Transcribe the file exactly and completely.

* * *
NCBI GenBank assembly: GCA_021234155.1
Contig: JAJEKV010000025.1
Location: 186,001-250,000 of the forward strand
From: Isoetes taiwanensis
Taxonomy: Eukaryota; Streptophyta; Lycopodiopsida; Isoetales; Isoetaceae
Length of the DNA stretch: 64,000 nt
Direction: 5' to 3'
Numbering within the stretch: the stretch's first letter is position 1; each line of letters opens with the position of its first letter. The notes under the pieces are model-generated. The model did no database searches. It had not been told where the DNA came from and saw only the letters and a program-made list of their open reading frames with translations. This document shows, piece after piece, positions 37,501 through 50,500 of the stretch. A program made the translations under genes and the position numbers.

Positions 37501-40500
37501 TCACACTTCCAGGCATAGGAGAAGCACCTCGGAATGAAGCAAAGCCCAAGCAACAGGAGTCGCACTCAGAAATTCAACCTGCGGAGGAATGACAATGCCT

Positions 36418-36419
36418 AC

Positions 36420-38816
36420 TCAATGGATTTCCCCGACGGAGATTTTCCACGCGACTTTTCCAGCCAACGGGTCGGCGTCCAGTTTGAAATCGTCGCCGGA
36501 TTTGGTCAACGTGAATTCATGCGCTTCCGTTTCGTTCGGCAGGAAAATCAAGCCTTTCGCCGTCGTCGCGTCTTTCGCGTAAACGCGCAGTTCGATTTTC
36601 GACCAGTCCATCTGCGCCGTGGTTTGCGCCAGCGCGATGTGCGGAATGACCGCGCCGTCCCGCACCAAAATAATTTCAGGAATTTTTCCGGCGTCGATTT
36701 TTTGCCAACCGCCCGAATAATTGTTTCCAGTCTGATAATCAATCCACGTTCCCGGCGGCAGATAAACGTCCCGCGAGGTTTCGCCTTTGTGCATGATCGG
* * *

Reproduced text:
NCBI GenBank assembly: GCA_021234155.1
Contig: JAJEKV010000025.1
Location: 186,001-250,000 of the forward strand
From: Isoetes taiwanensis
Taxonomy: Eukaryota; Streptophyta; Lycopodiopsida; Isoetales; Isoetaceae
Length of the DNA stretch: 64,000 nt
Direction: 5' to 3'
Numbering within the stretch: the stretch's first letter is position 1; each line of letters opens with the position of its first letter. The notes under the pieces are model-generated. The model did no database searches. It had not been told where the DNA came from and saw only the letters and a program-made list of their open reading frames with translations. This document shows, piece after piece, positions 37,501 through 50,500 of the stretch. A program made the translations under genes and the position numbers.

Positions 37501-40500
37501 TCACACTTCCAGGCATAGGAGAAGCACCTCGGAATGAAGCAAAGCCCAAGCAACAGGAGTCGCACTCAGAAATTCAACCTGCGGAGGAATGACAATGCCT

Positions 36418-36419
36418 AC

Positions 36420-38816
36420 TCAATGGATTTCCCCGACGGAGATTTTCCACGCGACTTTTCCAGCCAACGGGTCGGCGTCCAGTTTGAAATCGTCGCCGGA
36501 TTTGGTCAACGTGAATTCATGCGCTTCCGTTTCGTTCGGCAGGAAAATCAAGCCTTTCGCCGTCGTCGCGTCTTTCGCGTAAACGCGCAGTTCGATTTTC
36601 GACCAGTCCATCTGCGCCGTGGTTTGCGCCAGCGCGATGTGCGGAATGACCGCGCCGTCCCGCACCAAAATAATTTCAGGAATTTTTCCGGCGTCGATTT
36701 TTTGCCAACCGCCCGAATAATTGTTTCCAGTCTGATAATCAATCCACGTTCCCGGCGGCAGATAAACGTCCCGCGAGGTTTCGCCTTTGTGCATGATCGG